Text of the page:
About The D-SPE Technology In QuEChERS Method
The QuEChERS method was first proposed by Anastassiades et al. of the US Department of Agriculture in 2003 and aims to replace the traditional pre-treatment method for pesticide multi residue detection in vegetables and fruits. The QuEChERS method is a sample pretreatment using dispersive solid phase extraction (d-SPE) technology, taking acetonitrile as the main extraction solvent, and N-propyl ethylenediamine (PSA), C18 and other materials with adsorption as a purification agent. Compared with traditional methods such as solid phase extraction, the QuEChERS method has the characteristics of fast speed, easy operation, low cost, high efficiency, strong durability, and safety.
The principle is to grind materials coated with various polymers such as C18 together with the sample to obtain a semi-dry mixture, and use it as a packing to fill the column, and then rinse the column with different solvents to remove various analytes.
The advantage is that it concentrates the process of sample homogenization tissue cell lysis, extraction, purification, etc. in the traditional sample preparation, without the need for tissue-homogenization, precipitation, centrifugation, pH adjustment, and sample transfer steps, which avoids the sample loss.
Stationary phase for D-SPE
Many stationary phases used in dispersion matrix extraction come from SPE. The so-called perfect adsorbent should be able to remove only impurities in the final extract without damaging the target. In all foods, these impurities include fat, carbohydrates, protein, water, and a small number of metal components, vitamins, and various natural products that vary from individual to individual.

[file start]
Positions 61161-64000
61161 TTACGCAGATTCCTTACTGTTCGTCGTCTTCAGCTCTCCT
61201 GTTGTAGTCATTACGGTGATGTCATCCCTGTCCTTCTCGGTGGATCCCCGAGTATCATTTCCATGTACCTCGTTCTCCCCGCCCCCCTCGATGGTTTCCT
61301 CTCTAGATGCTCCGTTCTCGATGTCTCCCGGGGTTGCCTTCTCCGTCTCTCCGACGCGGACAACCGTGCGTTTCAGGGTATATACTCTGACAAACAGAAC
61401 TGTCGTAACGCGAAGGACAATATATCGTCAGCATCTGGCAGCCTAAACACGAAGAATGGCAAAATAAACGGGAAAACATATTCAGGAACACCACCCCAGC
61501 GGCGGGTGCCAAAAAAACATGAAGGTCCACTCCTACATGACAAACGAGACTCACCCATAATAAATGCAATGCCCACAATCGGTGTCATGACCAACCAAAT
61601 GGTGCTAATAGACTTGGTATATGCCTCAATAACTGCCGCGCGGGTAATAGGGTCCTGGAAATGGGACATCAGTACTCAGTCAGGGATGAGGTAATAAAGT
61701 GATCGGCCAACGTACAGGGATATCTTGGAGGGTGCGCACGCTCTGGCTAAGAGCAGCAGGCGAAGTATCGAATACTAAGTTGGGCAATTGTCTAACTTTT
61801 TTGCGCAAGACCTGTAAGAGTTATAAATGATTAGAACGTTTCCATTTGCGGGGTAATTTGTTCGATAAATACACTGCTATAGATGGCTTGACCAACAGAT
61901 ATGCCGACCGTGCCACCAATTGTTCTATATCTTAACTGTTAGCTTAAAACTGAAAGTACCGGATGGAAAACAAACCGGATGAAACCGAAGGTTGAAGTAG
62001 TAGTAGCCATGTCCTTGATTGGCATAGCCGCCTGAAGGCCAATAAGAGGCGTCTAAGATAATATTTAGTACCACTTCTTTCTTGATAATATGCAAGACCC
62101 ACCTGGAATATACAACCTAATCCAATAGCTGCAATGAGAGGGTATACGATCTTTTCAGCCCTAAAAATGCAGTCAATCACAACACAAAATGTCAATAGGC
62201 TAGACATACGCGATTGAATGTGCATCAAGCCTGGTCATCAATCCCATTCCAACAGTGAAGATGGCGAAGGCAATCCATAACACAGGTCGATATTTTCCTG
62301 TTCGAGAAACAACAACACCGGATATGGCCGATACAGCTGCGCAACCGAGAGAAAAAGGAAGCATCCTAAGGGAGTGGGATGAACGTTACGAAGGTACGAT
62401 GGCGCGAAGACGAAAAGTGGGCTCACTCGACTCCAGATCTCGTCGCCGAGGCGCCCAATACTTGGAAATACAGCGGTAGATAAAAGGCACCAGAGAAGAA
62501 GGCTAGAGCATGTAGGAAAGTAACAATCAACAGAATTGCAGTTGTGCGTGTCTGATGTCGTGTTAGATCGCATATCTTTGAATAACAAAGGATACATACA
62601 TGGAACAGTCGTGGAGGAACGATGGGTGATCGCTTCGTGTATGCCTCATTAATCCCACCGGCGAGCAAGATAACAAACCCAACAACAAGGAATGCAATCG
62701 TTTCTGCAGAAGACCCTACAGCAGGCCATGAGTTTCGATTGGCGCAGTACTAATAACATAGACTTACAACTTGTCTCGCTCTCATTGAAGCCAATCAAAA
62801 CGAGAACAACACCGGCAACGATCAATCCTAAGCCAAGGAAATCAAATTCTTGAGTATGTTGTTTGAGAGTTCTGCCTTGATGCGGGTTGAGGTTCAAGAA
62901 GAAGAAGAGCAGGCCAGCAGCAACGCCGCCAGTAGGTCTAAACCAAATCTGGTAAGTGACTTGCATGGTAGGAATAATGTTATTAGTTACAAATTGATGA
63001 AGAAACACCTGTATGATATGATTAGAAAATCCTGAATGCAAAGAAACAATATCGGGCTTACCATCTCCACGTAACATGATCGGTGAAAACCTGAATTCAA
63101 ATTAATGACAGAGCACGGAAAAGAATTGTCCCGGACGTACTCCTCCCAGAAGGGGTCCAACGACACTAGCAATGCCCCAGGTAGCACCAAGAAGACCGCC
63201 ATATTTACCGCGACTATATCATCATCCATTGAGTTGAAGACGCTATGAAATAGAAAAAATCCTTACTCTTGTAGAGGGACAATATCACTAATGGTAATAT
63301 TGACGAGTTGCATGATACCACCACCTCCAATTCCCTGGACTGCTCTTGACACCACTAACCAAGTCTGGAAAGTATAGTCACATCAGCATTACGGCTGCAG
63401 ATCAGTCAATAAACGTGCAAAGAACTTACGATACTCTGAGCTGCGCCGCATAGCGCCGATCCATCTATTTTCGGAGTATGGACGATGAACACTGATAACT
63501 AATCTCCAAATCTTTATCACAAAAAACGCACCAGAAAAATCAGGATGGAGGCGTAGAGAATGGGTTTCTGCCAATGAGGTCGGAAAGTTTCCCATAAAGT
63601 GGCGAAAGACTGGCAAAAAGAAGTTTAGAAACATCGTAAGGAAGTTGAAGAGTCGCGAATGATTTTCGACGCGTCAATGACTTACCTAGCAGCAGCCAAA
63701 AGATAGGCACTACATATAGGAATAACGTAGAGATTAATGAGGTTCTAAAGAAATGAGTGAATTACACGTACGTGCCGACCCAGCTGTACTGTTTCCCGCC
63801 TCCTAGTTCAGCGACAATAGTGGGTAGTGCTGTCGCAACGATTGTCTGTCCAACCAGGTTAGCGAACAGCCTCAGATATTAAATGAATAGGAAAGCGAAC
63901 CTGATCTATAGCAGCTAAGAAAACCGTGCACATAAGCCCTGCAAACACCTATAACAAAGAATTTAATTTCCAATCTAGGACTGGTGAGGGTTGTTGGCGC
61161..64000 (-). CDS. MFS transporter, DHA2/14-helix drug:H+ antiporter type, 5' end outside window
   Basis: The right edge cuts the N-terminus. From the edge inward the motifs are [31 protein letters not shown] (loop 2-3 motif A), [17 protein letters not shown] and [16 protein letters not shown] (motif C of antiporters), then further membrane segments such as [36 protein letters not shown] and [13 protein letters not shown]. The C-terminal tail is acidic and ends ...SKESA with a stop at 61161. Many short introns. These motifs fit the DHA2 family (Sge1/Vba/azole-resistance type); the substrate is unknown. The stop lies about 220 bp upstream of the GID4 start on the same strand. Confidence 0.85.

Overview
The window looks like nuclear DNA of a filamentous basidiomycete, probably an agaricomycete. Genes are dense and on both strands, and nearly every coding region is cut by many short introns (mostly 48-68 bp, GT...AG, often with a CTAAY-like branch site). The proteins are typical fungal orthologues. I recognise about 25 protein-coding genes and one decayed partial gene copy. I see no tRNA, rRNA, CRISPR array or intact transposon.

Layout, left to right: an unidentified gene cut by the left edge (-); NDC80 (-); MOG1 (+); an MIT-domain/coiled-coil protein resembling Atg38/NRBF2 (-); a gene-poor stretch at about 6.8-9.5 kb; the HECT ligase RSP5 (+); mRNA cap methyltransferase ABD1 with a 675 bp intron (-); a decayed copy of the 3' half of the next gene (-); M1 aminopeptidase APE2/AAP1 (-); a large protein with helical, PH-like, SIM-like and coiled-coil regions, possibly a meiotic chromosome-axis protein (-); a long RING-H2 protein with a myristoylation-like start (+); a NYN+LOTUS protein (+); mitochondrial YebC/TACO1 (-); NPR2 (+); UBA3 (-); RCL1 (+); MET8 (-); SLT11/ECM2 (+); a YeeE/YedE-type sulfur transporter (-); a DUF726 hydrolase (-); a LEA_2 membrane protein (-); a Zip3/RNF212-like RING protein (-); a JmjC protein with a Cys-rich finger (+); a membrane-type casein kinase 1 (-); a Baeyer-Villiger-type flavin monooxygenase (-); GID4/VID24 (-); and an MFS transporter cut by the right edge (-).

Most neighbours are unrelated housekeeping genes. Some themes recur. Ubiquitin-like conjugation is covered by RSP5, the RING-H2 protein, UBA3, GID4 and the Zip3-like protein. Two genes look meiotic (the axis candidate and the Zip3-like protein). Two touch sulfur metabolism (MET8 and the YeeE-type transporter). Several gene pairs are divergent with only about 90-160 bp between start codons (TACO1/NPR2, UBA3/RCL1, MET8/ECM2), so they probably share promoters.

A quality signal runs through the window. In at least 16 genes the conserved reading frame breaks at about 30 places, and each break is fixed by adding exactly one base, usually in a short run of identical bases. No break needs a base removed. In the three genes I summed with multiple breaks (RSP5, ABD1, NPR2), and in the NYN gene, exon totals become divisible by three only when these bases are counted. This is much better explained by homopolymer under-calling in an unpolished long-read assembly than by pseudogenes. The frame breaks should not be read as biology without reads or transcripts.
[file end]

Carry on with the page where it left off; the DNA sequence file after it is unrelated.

The selective extraction step in the QuEChERS method removes some impurities (fat, water, protein, sugar). The design of the dispersion matrix extraction step is to further reduce residual impurities, because these impurities will affect the analysis and lead to matrix effects, reduce recovery, and reduce equipment ruggedness, such as fats and other acidic substances, chlorophyll, anthocyanins, etc.
Adding 150mg magnesium sulfate, 50-150mg PSA, 50mg C18, 7.5mg GCB per milliliter of extract for extraction is the best dispersion matrix extraction solution we know for pesticide residue analysis in food, which can provide high recovery in a wide concentration range. These steps-using other adsorbents, changing their dosage, adjusting PH or solvent composition, de-fatting n-hexane, may make the impurities better removed, but this will reduce the recovery of pesticide residues. Molecular imprinting technology (MIPs) can specifically remove certain types of impurity components, which is a good supplement without reducing the recovery of the test substance.